The Relationship between Biofilm and Physical-Chemical Properties of Implant Abutment Materials for Successful Dental Implants

Materials 2014, 7, 3651-3662

Image showing salivary acquired pellicle formation upon an implant surface as the first step in biofilm formation.

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Writers: Erica Dorigatti de Avila, Rafael Scaf de Molon, Carlos Eduardo Vergani, Francisco de Assis Mollo Jr, Vehid Salih

Keywords: biofilm; dental implants; titanium; zirconia

Abstract: The aim of this review was to investigate the relationship between biofilm and peri-implant disease, with an emphasis on the types of implant abutment surfaces. Individuals with periodontal disease typically have a large amount of pathogenic microorganisms in the periodontal pocket. If the individuals lose their teeth, these microorganisms remain viable inside the mouth and can directly influence peri-implant microbiota. Metal implants offer a suitable solution, but similarly, these remaining bacteria can adhere on abutment implant surfaces, induce peri-implantitis causing potential destruction of the alveolar bone near to the implant threads and cause the subsequent loss of the implant. Studies have demonstrated differences in biofilm formation on dental materials and these variations can be associated with both physical and chemical characteristics of the surfaces. In the case of partially edentulous patients affected by periodontal disease, the ideal type of implant abutments utilized should be one that adheres the least or negligible amounts of periodontopathogenic bacteria. Therefore, it is of clinically relevance to know how the bacteria behave on different types of surfaces in order to develop new materials and/or new types of treatment surfaces, which will reduce or inhibit adhesion of pathogenic microorganisms, and, thus, restrict the use of the abutments with indication propensity for bacterial adhesion.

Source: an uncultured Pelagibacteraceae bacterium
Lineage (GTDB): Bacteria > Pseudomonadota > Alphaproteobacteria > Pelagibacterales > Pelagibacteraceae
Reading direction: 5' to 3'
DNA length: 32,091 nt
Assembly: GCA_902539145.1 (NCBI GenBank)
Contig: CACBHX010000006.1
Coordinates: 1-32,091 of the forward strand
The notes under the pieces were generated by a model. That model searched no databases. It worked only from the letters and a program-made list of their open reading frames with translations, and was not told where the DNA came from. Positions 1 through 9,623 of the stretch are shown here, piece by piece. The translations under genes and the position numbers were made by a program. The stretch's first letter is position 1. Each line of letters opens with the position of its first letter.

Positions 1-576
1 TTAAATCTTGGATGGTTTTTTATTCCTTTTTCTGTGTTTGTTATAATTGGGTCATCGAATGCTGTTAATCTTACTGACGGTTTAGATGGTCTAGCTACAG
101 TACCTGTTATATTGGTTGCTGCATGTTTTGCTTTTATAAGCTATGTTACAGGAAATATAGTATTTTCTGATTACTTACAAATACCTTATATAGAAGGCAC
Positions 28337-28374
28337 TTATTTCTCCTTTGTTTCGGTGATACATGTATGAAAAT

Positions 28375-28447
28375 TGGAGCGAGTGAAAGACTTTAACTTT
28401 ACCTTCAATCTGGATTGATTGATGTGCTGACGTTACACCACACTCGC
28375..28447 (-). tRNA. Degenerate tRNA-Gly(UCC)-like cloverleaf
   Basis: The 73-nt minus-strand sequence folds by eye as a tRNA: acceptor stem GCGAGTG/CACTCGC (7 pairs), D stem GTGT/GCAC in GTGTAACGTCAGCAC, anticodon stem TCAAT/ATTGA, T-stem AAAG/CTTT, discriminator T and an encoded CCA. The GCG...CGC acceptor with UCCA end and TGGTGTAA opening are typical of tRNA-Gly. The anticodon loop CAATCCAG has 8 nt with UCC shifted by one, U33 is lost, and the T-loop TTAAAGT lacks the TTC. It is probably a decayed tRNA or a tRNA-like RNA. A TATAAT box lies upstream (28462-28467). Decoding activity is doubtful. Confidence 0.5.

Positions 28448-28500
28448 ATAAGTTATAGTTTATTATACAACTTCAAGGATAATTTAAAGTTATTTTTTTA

Rose Portasio
Sobre Rose Portasio 132 Artigos
Assessora Administrativa no LIEC - IQ/Unesp